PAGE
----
Sometimes teenagers have to make tough decisions. Take 17-year-old Ty Tryon, who last month rewrote golf history by qualifying to play on the professional tour but who will have to skip the prestigious Verizon Byron Nelson Tournament on May 9. The reason? "I have to go to my prom," he explains. "I'm in high school still. I want to have fun."
Such are the preoccupations of golf's newest phenom, a kid young enough to call Tiger Woods "sir." On Dec. 3 the gangly Tryon became the youngest golfer ever to qualify for the PGA Tour by shooting a 6-under-par 66 on the final day of Q-School, the pressure-packed six-day shootout that routinely makes grown men wilt. That Tryon coolly finished 23rd out of 1,200 entrants and won his tour card is "just unimaginable," says veteran CBS golf analyst Jim Nantz. "I doubt any of the greatest golfers of all time—Nicklaus, Nelson, Woods—could have made it through qualifying school at 17. It's mind-boggling."
But is it also cause for the kind of concern that attaches to young sports prodigies? After all, Tryon—an 11th grader whose favorite flicks are Caddyshack and Adam Sandler's Happy Gilmore—has decided to skip college to tussle for paychecks with athletes twice his age. Heck, even Tiger was nearly 21 when he turned pro. "I fear seeing any kid who is so successful so young dominate his life with a sport," says Jack Nicklaus, who began his storied career at 21. "This is terrific for golf, but I hope he does finish high school and other things common to kids his age."
Not to worry, say those who know Ty, a solid student at Dr. Phillips High in Orlando. "His emotional maturity level is off the charts," maintains his father, Bill, 44, a former 2-handicapper who sparked his son's interest in golf. "He has a lot of self-esteem." David Leadbetter, the renowned swing guru who has tutored Tryon for 10 years, adds, "Most kids his age aren't ready. But Ty is special. He's got a 25-year-old head on a 17-year-old body." Tryon shrugs off turning pro as "basically the best move for me. Golf is what I want to do, so why not do it for a living?"
Why not, indeed? William A. Tryon IV was only 5 months old and confined to a rolling baby walker when he first swung a toy golf club. To keep their four children busy, his parents, Bill and Georgia, 43, who ran their own mortgage-lending business, built a bunker and putting green on their five-acre spread in Raleigh, N.C. The others—Johnny, now 15, Tray, 14, and Georgia Lee, 13—soon tired of the game. But Ty went on to win several junior events, including the Lucent Technologies Boys Championship, a junior golf major, when he was barely 15. "He had to be the youngest guy in the field and the smallest, because he hadn't grown," remembers Bill. "That's when we figured, 'This kid may have a career.' "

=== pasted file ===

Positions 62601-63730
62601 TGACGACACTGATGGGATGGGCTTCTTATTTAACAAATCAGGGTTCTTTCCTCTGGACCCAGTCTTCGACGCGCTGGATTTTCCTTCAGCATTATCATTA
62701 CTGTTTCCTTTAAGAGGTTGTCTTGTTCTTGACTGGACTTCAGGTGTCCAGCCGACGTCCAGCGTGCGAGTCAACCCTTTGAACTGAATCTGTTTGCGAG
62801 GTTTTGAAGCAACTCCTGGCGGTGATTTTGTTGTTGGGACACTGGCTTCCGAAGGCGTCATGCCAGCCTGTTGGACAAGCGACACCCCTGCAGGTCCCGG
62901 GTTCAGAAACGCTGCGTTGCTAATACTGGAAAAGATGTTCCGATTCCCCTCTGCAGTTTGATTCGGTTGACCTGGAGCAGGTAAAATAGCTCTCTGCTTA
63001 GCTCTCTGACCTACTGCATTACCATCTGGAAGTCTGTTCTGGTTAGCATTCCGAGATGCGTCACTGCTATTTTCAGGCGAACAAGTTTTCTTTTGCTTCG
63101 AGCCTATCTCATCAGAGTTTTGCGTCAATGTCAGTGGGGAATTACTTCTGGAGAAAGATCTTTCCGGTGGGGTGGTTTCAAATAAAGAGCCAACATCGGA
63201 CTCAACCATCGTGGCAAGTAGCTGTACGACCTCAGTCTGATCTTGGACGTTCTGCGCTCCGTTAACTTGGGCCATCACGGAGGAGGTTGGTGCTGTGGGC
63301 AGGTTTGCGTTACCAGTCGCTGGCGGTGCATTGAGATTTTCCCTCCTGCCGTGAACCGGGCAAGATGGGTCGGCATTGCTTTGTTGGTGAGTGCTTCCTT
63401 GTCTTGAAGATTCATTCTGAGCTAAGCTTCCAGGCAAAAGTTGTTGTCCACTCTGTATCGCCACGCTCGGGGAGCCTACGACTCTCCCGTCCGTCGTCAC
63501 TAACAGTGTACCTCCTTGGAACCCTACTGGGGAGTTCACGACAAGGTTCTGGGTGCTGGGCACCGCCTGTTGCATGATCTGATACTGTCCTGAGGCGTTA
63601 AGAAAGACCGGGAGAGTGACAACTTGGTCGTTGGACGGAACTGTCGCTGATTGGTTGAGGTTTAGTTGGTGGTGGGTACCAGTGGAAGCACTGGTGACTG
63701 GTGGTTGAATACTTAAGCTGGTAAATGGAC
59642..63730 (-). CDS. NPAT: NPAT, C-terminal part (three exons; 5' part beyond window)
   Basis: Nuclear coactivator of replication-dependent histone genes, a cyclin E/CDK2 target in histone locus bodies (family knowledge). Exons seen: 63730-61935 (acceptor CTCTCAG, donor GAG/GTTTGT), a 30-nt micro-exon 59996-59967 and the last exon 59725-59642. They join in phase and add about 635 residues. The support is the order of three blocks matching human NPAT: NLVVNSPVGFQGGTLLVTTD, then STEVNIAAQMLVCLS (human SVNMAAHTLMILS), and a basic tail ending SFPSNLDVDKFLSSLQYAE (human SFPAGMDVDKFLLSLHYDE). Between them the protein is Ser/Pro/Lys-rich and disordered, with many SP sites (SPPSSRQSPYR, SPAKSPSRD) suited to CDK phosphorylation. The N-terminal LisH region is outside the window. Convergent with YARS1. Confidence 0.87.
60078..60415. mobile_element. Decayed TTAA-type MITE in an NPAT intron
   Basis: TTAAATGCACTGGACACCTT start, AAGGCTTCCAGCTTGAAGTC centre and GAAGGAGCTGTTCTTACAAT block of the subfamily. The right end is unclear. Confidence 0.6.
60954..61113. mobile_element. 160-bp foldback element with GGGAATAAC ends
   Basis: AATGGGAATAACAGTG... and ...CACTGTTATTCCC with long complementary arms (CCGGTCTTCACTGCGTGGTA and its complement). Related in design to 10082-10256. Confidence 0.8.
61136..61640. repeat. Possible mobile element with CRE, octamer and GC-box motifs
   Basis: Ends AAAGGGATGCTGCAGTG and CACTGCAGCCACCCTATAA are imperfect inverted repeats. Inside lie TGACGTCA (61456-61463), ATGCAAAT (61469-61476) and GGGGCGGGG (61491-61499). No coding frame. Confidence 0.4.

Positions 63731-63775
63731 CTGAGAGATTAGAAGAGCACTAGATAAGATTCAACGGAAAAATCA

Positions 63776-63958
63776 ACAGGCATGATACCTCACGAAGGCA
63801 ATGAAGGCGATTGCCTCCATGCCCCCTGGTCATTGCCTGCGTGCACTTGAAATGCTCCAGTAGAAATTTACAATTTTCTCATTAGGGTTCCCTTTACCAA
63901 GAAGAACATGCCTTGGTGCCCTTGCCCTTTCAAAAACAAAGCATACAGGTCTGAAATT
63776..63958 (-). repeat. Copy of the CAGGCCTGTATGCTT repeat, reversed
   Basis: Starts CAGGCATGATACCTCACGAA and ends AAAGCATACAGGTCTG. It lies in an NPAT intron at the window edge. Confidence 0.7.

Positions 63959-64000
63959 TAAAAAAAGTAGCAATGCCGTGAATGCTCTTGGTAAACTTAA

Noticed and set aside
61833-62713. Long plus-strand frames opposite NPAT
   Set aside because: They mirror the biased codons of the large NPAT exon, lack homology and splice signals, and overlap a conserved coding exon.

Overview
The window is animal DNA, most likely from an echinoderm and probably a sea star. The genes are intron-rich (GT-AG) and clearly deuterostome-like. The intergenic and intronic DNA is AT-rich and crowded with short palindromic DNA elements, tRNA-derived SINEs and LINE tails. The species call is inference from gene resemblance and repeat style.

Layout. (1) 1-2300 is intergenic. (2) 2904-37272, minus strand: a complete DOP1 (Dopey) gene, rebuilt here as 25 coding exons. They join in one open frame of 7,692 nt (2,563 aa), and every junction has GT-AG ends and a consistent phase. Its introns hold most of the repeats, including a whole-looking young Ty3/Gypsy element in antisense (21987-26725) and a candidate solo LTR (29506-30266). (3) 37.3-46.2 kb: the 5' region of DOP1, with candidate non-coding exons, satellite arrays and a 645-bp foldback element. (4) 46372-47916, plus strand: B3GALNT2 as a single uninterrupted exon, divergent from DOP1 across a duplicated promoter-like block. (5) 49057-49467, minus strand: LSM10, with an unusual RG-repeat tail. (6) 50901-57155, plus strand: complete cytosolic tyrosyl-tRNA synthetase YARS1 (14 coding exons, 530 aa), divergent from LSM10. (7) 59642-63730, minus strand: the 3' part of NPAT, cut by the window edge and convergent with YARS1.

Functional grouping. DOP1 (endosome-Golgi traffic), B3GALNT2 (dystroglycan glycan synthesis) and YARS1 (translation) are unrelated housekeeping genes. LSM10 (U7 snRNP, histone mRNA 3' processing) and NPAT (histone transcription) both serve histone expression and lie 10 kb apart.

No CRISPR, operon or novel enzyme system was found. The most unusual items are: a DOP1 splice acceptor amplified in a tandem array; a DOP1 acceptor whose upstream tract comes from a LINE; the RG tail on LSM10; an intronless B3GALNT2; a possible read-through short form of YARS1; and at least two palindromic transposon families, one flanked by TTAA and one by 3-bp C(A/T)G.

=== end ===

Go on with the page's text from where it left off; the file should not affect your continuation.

Six months earlier Tryon had enrolled in David Leadbetter's famous 140-student golf academy in Bradenton, not far from Orlando, where the Tryons moved in 1993. By the time he played in two PGA events as an amateur last year—finishing 39th at the Honda Classic in March and 37th at the B.C. Open in July—Tryon had grown to 5'11" and 165 lbs. and displayed Tigeresque power on his drives. Those impressive showings have already led to endorsement deals with Callaway golf clubs and Target that will reportedly earn him around $1 million a year.
Tryon, who turns 18 in June and vows he will somehow finish high school while on tour, used some of that spare cash to customize the 2001 blue Lexus IS 300 his parents gave him. He also installed so many Cybex and Magnum fitness machines in the garage of the family's two-story, five-bedroom home, that all the Tryon vehicles have been banished to the driveway. Yet so far he is keeping his newfound fortune and fame in perspective. "Ty's real balanced, real levelheaded," says his girlfriend, Lauren Bedford, 17, a schoolmate and Elite model. "He's a really neat guy."
When he plays in his first event as a pro in a few weeks, he'll also be the most scrutinized golfer since Tiger, whom he has met just once. But like Woods, Tryon appears at home in the glare that follows greatness. "When I have a big crowd watching, with cameras in a tournament, that's when I hit my best shot," he says. "I just love it, you know?"
Don Sider in Orlando
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